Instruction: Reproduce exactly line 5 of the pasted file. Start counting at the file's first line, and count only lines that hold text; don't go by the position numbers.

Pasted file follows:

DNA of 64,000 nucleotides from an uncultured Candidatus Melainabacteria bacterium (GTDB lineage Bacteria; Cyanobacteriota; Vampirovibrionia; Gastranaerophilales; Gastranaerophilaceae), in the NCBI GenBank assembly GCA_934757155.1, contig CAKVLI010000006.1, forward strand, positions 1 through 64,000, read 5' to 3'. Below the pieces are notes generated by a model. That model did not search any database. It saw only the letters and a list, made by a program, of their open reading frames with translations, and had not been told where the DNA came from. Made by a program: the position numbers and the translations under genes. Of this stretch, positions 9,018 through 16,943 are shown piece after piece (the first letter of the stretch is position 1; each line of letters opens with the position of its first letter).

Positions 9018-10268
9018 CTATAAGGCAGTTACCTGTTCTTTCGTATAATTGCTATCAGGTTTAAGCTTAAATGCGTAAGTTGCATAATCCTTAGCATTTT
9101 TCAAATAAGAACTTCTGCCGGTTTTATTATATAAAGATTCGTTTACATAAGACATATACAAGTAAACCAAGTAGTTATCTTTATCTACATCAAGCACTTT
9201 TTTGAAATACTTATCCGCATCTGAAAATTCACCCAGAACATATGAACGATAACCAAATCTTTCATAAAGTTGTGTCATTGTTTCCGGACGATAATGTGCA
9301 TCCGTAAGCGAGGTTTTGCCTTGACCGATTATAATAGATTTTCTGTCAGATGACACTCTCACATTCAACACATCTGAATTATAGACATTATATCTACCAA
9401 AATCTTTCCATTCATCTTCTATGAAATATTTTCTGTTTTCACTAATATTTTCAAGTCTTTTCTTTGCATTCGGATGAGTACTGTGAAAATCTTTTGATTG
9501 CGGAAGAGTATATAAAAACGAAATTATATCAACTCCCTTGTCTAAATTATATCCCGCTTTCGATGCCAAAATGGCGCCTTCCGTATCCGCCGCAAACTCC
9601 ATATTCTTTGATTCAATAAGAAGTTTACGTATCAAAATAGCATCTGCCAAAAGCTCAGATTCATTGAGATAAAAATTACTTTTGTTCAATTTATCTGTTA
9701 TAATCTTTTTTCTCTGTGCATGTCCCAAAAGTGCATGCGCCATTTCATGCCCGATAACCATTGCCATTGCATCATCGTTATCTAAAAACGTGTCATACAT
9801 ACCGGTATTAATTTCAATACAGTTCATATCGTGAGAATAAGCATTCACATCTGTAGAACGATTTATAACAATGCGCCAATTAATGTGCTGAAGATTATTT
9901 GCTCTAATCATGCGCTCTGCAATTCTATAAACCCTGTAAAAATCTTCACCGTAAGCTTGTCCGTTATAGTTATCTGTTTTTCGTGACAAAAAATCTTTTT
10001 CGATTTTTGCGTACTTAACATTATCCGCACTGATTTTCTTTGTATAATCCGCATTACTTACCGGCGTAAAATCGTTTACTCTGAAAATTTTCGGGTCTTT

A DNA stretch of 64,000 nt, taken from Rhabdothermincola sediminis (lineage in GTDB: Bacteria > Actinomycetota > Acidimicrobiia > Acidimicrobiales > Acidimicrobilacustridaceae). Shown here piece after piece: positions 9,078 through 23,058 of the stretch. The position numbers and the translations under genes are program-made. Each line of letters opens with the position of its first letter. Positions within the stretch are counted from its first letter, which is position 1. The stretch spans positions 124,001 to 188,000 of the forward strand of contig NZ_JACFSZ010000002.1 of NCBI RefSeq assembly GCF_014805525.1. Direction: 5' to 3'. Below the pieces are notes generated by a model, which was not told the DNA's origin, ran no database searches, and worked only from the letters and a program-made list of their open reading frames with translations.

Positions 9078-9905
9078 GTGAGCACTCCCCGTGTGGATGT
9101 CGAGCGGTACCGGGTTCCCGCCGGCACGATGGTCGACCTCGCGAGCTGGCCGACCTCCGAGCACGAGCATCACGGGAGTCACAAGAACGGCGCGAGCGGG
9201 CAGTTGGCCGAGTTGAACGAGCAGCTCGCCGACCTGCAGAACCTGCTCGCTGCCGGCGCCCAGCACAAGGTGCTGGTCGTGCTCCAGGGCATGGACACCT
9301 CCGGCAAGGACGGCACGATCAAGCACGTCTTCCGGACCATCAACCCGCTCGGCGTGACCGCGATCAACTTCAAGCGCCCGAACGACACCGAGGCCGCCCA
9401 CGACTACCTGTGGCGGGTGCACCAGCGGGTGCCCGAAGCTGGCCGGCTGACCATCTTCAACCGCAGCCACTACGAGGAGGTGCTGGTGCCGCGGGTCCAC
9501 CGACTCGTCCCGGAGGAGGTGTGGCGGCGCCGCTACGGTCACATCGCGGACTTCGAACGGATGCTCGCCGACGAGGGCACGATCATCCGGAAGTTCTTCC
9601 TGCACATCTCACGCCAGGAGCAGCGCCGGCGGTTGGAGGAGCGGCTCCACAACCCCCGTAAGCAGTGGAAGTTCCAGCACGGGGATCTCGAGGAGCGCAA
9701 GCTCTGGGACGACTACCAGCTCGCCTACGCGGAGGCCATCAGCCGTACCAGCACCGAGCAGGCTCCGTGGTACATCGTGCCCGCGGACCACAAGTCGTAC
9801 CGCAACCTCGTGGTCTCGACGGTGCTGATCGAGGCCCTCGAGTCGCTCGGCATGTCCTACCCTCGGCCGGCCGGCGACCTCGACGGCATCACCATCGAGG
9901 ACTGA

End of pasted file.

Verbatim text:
9201 TTTGAAATACTTATCCGCATCTGAAAATTCACCCAGAACATATGAACGATAACCAAATCTTTCATAAAGTTGTGTCATTGTTTCCGGACGATAATGTGCA